Osborne’s Sugar High Wears Off
March 18, 2016
As the sugar coating wears of George Osborne's budget, more and more people are questioning his numbers and his motives. The IFS disagree with the OBR have forecast for growth, despite the downward revisions from the OBR. Wage growth is the big sticking point, where the IFS say that there won't be that pick up in the coming years and that is going to mean a lighter tax take for the exchequer.
The other questionable point is why George Osborne is waiting until 2019/20 to balance the books, instead of raising taxes (or keeping them pretty static) and getting it done earlier. The cynic in me agrees with the idea that Osborne is putting off the pledge in the hope that he won't be chancellor by then and will have moved in next door, to number 10. If Cameron goes in 2019 and he takes over, he could call an early general election take the Labour Party by surprise, win, and by the time people remember what he's pledged, it's someone else's budget to manage.
In the markets, sterling has continued to recover its footing thanks to the Fed's revised 'dot plot' which now only shows two rate hikes this year and two next. The Pound, along with many others, charged higher versus the Dollar on the news. Our concern is whether the Fed will overshoot its inflation target in the coming future at the cost of keeping investors happy now.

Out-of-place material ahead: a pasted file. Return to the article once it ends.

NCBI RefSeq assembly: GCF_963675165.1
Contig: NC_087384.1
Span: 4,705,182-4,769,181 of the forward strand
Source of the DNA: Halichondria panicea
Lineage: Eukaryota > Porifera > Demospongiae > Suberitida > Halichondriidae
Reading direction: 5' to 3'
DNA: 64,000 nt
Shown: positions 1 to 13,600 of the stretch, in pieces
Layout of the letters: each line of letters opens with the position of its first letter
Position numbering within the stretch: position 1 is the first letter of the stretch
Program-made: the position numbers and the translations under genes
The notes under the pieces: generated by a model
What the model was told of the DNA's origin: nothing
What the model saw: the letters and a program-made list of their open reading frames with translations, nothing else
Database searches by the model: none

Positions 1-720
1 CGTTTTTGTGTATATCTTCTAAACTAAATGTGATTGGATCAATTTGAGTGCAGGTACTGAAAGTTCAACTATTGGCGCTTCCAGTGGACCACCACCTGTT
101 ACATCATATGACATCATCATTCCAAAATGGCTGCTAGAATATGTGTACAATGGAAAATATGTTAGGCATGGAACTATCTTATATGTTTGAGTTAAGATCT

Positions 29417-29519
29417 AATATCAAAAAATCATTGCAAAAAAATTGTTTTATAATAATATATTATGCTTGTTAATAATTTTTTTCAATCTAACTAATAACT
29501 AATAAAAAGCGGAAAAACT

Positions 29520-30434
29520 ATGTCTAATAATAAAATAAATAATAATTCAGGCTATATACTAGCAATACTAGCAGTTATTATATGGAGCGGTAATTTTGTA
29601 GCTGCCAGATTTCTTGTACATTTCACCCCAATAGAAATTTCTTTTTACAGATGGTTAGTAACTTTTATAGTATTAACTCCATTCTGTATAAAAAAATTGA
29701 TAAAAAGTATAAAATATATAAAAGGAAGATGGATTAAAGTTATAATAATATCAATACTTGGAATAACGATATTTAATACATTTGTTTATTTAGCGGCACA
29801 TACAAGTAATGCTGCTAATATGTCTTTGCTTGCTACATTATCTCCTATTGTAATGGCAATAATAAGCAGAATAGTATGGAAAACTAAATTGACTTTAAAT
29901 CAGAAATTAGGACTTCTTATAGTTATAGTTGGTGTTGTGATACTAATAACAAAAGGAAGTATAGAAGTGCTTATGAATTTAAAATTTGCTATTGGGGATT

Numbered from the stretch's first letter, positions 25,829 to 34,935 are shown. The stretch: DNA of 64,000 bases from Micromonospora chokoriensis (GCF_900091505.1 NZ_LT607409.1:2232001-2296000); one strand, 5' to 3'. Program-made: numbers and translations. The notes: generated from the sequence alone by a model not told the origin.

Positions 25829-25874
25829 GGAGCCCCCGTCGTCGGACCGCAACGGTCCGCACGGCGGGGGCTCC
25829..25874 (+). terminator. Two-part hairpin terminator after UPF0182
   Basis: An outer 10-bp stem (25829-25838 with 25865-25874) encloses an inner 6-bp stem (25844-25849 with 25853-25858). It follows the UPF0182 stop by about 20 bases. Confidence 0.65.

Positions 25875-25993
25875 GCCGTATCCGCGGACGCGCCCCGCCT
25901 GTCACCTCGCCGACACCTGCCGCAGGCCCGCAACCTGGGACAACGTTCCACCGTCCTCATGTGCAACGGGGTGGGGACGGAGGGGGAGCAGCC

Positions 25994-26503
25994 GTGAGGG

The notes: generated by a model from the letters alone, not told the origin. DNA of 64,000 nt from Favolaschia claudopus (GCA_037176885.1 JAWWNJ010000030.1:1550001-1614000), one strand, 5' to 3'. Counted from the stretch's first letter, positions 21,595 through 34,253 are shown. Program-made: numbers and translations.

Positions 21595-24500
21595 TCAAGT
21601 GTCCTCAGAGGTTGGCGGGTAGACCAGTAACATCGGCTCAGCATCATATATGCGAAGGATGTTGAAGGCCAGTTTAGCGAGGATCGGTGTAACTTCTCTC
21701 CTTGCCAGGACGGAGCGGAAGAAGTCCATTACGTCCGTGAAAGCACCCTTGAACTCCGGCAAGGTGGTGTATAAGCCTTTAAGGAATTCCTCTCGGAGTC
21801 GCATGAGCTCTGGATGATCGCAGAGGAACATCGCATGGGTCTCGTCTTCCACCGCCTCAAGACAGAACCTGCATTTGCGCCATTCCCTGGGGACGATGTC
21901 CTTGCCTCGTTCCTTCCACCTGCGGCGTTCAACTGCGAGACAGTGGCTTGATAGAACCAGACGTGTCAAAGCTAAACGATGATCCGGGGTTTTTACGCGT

Central Bank action is losing its shine overall, with investors seemingly weary over what all the extra money in the system will actually achieve. Stock markets in Europe, which are probably the most obvious places to get a free ride on an ECB coat tail, are struggling to gain new ground following Mario Draghi's news last week.
Banks in Europe are also questioning how effective his new Targeted Long Term Refinancing Operation is likely to be, as they say liquidity isn't their problem, it's the capital requirements that they face that are restricting their lending capabilities. Information that won't have escaped Draghi's attention, but something he can do very little about given the efforts that have gone into forcing banks to be more capital conservative. Despite saying at the press conference last week that further action didn't seem appropriate, Mr Draghi repeated his previous mantra, last night, that the ECB stands ready to use all available instruments – a pretty poor show that it only took a week him to feel he had to reassert the Bank's power, after agreeing to pump an extra €20bn into the system!
Mr Draghi's countryman, Matteo Renzi has called on the EU to allow countries to breath budget deficit rules in a bid to stimulate growth. The Italian PM might be the first of many who will start publicly leaning on the system to try and get them to allow greater spending versus income, in a bid to stimulate domestic growth over and above what ECB policies can achieve.
Overnight; China have had the strongest daily Yuan fix since November of last year, as they had to react to the weakening of the US dollar. They balanced this with a large liquidity injection into the market to keep things stable and it appears to have worked.
Looking to today's data sheet; it's pretty busy across the board. With central bank speakers, German producer prices and a wave of sentiment indexes. That could keep those at their desks busy til the closing bell, but we think the big moves should be behind us for the week now (or at least that's what we're hoping(
Have a great weekend